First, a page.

Homes quoted £725,000 to fork out for broadband connection


BT has quoted a community of 15 Shetland homes £725,000 to get connected to the broadband network, Shetland’s MSP and Scottish Liberal Democrat, Beatrice Wishart has revealed. Wishart has written to the Cabinet Secretary for Finance and the Economy after being contacted by constituents facing broadband issues.

Wishart also used the opportunity of writing to the Cabinet Secretary to quote back the Scottish Government’s findings that were released to Ms Wishart by written answers that out of more than 1800 properties only four applications have been received for the R100 Scottish Broadband Voucher Scheme (R100 SBVS) main voucher, set up by the Scottish Government to connect homes not included in the current workplan for fibre connection, and only three have so far been issued.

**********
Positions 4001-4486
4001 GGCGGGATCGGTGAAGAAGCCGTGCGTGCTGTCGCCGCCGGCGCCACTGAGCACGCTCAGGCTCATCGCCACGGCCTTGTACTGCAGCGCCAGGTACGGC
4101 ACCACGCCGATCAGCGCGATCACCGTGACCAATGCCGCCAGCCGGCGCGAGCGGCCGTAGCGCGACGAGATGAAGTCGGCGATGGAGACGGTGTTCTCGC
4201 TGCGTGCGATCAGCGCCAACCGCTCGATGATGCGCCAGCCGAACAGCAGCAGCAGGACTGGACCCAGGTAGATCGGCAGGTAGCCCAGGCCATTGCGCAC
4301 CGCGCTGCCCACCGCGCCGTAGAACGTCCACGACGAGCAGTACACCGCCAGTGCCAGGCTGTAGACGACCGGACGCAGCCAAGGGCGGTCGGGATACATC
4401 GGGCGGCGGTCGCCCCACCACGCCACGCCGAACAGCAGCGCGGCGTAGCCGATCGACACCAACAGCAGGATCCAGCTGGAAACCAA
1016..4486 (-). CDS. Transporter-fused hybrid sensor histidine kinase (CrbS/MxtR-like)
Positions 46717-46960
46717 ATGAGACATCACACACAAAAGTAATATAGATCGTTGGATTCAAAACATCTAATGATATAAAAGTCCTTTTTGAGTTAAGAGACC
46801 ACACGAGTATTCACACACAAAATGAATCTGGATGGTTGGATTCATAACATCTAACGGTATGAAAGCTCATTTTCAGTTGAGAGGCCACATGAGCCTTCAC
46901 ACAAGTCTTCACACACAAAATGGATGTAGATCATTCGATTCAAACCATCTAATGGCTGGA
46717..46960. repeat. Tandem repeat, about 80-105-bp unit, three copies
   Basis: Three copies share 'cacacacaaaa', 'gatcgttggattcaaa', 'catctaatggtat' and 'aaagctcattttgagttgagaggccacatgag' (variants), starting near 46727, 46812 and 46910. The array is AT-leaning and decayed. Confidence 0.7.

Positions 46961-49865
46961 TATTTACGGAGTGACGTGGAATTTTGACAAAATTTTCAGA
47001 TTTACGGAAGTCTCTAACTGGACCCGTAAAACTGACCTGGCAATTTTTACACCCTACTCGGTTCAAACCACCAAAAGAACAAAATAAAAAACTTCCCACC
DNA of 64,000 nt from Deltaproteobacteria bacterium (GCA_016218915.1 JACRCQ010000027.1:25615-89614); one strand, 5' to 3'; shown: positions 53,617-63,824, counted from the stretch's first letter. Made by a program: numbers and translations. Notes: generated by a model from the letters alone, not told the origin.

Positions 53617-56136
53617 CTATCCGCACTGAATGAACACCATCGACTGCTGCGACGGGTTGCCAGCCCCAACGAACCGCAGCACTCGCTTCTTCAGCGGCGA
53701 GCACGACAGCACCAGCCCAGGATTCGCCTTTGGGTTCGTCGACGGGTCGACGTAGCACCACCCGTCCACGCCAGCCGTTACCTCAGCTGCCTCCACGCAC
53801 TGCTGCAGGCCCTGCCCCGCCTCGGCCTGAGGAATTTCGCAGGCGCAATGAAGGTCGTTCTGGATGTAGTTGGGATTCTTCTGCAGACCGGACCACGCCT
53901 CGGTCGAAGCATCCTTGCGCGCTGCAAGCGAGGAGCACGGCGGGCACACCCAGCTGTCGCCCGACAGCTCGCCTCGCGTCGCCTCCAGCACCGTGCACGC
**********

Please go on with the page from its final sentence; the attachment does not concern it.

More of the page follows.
Wishart has previously raised the unequal situation in Whalsay. Public money will be spent installing a subsea cable to the island for superfast fibre broadband, yet residents in Isbister, Nisthouse or Skaw will be excluded.

In her letter to the Cabinet Secretary Ms Wishart stated:

Out of more than 1800 properties only four applications have been received for the main voucher, and only three have so far been issued.

For those that need a fibre connection the quoted costs from commercial providers are beyond belief. A constituent has shared with me a recent quote from BT of £725,000. This is after the deduction of support grants from Ofcom and works out to around £48,000 each for the 15 properties in the community. This is clearly unaffordable.